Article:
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What’s Causing the Huge Spike in Earthquakes in Oklahoma? | The Nation

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Steven Hsieh

Steven Hsieh

Stories that matter. Tips: shsieh@thenation.com.

What’s Causing the Huge Spike in Earthquakes in Oklahoma?

Oklahoma earthquakes

In this map of earthquakes recorded by the US Geological Survey in the past thirty days (each quake is marked by a dot on the map), Oklahoma is a clear hot spot. (USGS)

A dramatic uptick in earthquakes has been shaking central Oklahoma this year, continuing a recent trend of unusually high earthquake activity in the state and leading scientists to speculate about a possible link to oil and gas production there.

The US Geological Survey found that from 1975 to 2008, central Oklahoma experienced one to three 3.0-magnitude earthquakes a year, compared with an average of forty per year from 2009 to 2013. And it looks like that number is going to get bigger. It’s only February, and the state has already logged more than twenty-five quakes of 3.0-magnitude or larger this year, and more than 150 total quakes in the past week alone.

This startling graphic, from The Rachel Maddow Show Tuesday, shows a massive spike of 2.5-magnitude or larger earthquakes, starting last year (the yellow portion of the last bar represents earthquakes that took place between Maddow’s shows on Monday and Tuesday):

No one is disputing that such a dramatic spike is unusual. The question is why it’s happening now, and science suggests that the fracking boom may be, at least in part, to blame.

Scientists have drawn links between earthquakes and wastewater injection wells used for oil and gas production, including fracking. Researchers say the toxic wastewater, stored thousands of feet underground, reducing friction along fault lines, which can trigger earthquakes. The ongoing fracking boom has led to a growth in national demand for disposal wells, according to Bloomberg.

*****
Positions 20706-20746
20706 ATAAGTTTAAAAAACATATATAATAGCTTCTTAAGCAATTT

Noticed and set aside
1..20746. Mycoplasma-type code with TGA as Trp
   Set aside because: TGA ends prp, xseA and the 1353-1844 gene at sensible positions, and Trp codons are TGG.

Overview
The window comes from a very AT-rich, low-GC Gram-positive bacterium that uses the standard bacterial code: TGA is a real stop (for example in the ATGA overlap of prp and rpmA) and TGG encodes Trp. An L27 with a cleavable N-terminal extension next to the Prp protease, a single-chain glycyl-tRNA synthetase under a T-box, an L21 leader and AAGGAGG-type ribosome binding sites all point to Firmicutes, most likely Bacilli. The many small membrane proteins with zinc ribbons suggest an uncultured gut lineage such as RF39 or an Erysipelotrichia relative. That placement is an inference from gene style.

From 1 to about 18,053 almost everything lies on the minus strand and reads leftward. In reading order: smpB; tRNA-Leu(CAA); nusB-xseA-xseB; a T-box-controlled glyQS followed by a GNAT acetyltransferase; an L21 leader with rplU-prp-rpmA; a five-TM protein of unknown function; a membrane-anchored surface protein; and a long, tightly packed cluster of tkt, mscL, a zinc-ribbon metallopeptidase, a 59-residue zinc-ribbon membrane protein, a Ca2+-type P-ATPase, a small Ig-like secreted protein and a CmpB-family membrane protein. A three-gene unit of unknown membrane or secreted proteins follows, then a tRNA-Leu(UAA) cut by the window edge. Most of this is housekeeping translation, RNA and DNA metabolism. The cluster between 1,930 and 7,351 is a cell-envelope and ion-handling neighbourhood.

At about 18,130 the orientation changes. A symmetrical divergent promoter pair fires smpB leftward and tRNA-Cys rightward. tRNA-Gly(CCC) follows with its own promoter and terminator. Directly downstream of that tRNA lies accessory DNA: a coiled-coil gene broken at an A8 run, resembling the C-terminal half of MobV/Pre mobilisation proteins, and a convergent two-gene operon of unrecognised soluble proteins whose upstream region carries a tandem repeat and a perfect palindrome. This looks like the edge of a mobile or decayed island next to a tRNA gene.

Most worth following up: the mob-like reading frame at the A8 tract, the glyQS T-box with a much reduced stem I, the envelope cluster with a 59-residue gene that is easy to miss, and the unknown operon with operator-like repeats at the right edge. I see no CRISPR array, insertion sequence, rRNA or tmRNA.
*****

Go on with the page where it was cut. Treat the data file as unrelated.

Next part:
Nicholas van der Elst, a post-doctorate research fellow at Columbia University’s Lamont-Doherty Earth Observatory, says the “most reasonable hypothesis” to explain Oklahoma’s spike in earthquakes is they’ve been triggered by injection wells used for oil and gas production. “The burden of proof is on well operators to prove that the earthquakes are not caused by their wells,” van der Elst told The Nation.

A 2011 study, published in the journal Geology, found that liquid injection triggered a sequence of earthquakes in Oklahoma, including the largest quake ever recorded in the state, which injured two people and destroyed fourteen homes. StateImpact reports that Oklahoma is home to more than 4,400 disposal wells. (The website is a great resource on this issue.) Researchers have also found connections between injection wells and earthquakes in Arkansas, Colorado, Texas and Ohio.

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The science linking quakes to disposal wells has led some states to take action. In 2011, Arkansas banned the use of drilling wells in a 1,550-square mile region because of earthquakes. Ohio banned the use of disposal wells near fault lines altogether. Most recently, Kansas Governor Sam Brownback commissioned a task force to study the link between earthquakes and drilling activity.

CORRECTION (02/19/2014): An earlier version of this post stated that there have already been more than 150 earthquakes in Oklahoma this year. In fact, there have been more than 500 earthquakes in Oklahoma this year and 150 last week.

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